Retailers are asking, “Why do people buy from my competitors without even giving us a chance?” And I reply, “They gave you a chance. They just didn’t physically come to your store.”
Customers carry instant access to all the knowledge of the world in their pockets. They no longer have to visit stores or even call them on the phone to compare prices and research their options.
Why would a customer drive to a store to get expert guidance when better, faster, more objective guidance is instantly available online?
You can argue, if you like, that the information your advertiser provides is far superior to the information available online. And you might even be right. But customers are looking for information immediately. They’re looking for information right this second. They gave your client a chance when they went online. That website just didn’t volunteer what they wanted.
If your client’s answer to your listener’s query had been available online, Google would likely have directed them to it.
“Advertising is a tax you pay for not being remarkable.”
There are three keys to being remarkable:
1: Correctly anticipate the customer’s desire.
Is your client doing this? Are they customer-sensitive, or are they struggling to sell what they’re convinced people ought to buy “if we could only make them understand”? If you have a client who says, “You need to help me educate the public,” tell your client that radio can drive the customer to their website, but “education” is best done online. I tried to educate the public until I finally realized that it was never going to work. Save yourself and your client the heartbreak. Get on board with what your customer wants.
2: Satisfy the customer’s desire. Hold nothing back.
Win big. When a client says they are “competitive,” that means their offer is virtually indistinguishable from the offers made by their competitors. Is your client in the game to compete, or to win? It’s amazing how much better radio works when your client actually has something to say.
3: Package your offer magnetically.
A magnetic offer is impossible to ignore, even when your listener isn’t currently in the market for that product or service. A magnetic offer is sticky, repeatable, remarkable. It’s an offer that no one else has the courage to make. A magnetic offer is where word-of-mouth begins.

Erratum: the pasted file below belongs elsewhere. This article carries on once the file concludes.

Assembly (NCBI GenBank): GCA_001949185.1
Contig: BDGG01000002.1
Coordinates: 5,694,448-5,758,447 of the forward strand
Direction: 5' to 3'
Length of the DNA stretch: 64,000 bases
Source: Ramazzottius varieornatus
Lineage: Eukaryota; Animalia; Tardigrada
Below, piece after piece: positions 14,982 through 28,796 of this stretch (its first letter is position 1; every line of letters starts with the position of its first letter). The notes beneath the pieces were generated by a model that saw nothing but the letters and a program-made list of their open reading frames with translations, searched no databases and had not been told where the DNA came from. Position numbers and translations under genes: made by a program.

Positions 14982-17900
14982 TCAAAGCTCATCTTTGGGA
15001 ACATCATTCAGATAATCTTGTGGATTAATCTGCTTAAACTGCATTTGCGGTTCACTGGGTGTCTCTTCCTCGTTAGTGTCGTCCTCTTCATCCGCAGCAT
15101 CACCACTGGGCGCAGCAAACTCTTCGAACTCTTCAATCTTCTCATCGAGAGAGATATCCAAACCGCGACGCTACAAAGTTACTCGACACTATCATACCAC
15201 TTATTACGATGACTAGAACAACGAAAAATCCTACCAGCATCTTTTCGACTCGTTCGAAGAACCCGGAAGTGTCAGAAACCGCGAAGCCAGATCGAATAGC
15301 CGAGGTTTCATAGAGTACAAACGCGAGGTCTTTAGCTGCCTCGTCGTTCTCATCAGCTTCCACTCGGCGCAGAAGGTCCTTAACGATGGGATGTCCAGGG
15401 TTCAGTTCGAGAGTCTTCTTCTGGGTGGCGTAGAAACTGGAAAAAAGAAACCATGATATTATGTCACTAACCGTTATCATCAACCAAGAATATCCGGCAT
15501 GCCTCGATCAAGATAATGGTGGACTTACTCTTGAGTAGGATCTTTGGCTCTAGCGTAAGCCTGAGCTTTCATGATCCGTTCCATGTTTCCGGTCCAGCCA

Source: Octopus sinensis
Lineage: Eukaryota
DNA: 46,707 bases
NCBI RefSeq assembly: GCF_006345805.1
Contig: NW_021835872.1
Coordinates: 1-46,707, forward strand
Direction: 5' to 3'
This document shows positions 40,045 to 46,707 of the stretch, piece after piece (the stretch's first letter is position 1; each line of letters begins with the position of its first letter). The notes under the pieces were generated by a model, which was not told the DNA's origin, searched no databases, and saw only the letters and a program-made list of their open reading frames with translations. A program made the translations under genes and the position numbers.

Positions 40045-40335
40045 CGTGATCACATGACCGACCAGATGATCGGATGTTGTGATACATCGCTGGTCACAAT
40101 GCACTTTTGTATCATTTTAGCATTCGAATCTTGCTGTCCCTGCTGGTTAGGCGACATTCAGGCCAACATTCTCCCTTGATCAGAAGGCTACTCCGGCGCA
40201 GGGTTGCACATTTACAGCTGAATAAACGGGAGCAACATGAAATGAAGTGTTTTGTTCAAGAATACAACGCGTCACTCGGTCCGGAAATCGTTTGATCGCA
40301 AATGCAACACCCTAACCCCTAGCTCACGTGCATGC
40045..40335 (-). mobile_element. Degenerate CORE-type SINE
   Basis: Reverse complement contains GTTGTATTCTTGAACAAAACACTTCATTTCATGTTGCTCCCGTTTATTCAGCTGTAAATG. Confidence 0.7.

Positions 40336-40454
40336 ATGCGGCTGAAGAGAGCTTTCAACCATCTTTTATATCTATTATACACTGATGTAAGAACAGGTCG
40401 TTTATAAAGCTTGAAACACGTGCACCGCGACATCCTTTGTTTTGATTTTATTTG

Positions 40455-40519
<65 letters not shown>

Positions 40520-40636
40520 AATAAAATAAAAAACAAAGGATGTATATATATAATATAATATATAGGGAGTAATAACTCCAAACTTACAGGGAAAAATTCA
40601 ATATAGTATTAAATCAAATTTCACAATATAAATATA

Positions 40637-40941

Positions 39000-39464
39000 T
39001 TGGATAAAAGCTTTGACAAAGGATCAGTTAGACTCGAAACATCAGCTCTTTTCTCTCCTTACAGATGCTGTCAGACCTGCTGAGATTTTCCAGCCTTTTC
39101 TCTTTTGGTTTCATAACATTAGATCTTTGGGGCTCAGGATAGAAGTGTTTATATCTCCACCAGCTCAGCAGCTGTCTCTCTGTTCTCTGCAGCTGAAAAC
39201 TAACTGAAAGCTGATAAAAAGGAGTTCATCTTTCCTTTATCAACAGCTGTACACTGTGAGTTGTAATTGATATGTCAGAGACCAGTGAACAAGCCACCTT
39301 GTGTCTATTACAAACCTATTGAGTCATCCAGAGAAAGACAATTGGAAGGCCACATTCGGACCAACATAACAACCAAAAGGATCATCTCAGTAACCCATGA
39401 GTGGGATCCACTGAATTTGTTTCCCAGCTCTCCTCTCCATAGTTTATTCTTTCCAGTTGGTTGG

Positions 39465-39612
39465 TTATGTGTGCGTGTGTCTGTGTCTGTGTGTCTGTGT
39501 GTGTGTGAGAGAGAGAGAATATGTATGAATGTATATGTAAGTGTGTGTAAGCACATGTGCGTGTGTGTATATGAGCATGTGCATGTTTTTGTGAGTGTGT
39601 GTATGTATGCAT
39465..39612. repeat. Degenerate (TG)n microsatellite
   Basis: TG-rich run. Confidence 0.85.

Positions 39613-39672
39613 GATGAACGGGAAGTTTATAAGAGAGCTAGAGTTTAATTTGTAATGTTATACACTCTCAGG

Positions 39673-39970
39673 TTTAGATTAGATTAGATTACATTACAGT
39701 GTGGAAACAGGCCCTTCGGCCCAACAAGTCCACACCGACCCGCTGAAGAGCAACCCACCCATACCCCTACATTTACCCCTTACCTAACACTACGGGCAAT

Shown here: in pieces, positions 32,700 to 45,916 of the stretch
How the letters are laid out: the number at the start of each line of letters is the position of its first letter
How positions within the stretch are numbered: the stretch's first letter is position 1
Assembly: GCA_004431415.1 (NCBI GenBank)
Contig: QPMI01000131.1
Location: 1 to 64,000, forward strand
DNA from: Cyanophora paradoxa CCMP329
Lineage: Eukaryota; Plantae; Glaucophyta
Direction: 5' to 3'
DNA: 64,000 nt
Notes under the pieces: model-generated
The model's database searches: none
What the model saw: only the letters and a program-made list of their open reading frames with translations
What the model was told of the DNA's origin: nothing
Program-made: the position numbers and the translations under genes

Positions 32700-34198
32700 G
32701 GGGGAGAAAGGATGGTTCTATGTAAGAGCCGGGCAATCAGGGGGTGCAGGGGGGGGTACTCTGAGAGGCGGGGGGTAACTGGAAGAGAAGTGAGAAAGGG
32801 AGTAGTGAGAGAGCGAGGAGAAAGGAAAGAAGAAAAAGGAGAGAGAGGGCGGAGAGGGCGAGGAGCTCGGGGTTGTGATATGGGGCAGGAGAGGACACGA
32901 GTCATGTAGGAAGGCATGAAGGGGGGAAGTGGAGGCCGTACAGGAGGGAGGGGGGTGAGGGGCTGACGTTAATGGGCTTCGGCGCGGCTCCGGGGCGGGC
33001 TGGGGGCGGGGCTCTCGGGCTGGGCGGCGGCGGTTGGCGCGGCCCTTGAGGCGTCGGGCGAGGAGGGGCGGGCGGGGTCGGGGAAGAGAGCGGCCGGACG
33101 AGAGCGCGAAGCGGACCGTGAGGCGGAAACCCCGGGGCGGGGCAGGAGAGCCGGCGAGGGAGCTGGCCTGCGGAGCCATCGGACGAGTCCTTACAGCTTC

These are simple things, but as my friend Jeffrey Eisenberg says, “Simple isn’t always easy.”
Particularly “not easy” is this challenge of magnetic packaging.
Magnetic packaging begins with strategy. “What would the customer be delighted to hear?” Answer this question resoundingly, and you have the beginnings of a radio campaign whose results are easy to measure.
Ad strategy is more difficult to teach than ad copy.
Strategy is determining what a customer would like to hear.
Copy is deciding how best to say it.
Impact in advertising is 80 percent strategy, 20 percent copy. This makes it nearly impossible for good copy to compensate for weak strategy.
We create failure when we pretend that creativity can overcome the fact that our advertiser has nothing to say.
Morris Hite said it sharply enough to pop a balloon: “If an ad campaign is built around a weak idea — or, as is so often the case, no idea at all — I don’t give a damn how good the execution is, it’s going to fail. If you have a good selling idea, your secretary can write your ad for you.”
The most annoying creatures on earth are those smug little weasels who preach that the secret of successful advertising is to isolate the media that reaches the right customer. In effect, these weasels are selling a treasure map. “The reason you haven’t found the treasure,” they say, “is because you’ve been digging in all the wrong places.”
But the treasure isn’t buried at all. It’s in the pockets and purses of everyone you see. And if your client offers these people something they’d rather have than their treasure, they’ll hand your client that treasure with a smile and say, “Thank you.” And then they’ll tell all their friends that they should give your client some treasure, too.
Want to know a secret? The media that delivers the message is the least important part of the advertising equation. When the message is right, any media will work. When the message is wrong, no media will.
During the decade when I lived in hotel rooms and taught advertising in 50 cities a year, my least favorite moment was when an advertiser would follow me into the bathroom during a break and casually lean over to say, “Mr. Williams, I’m in the [INSERT CATEGORY HERE] business. How do you suggest I advertise? Is it TV? Is it radio? Is it the Internet?”
This happened to me a lot more often than you might think.
How would you have answered?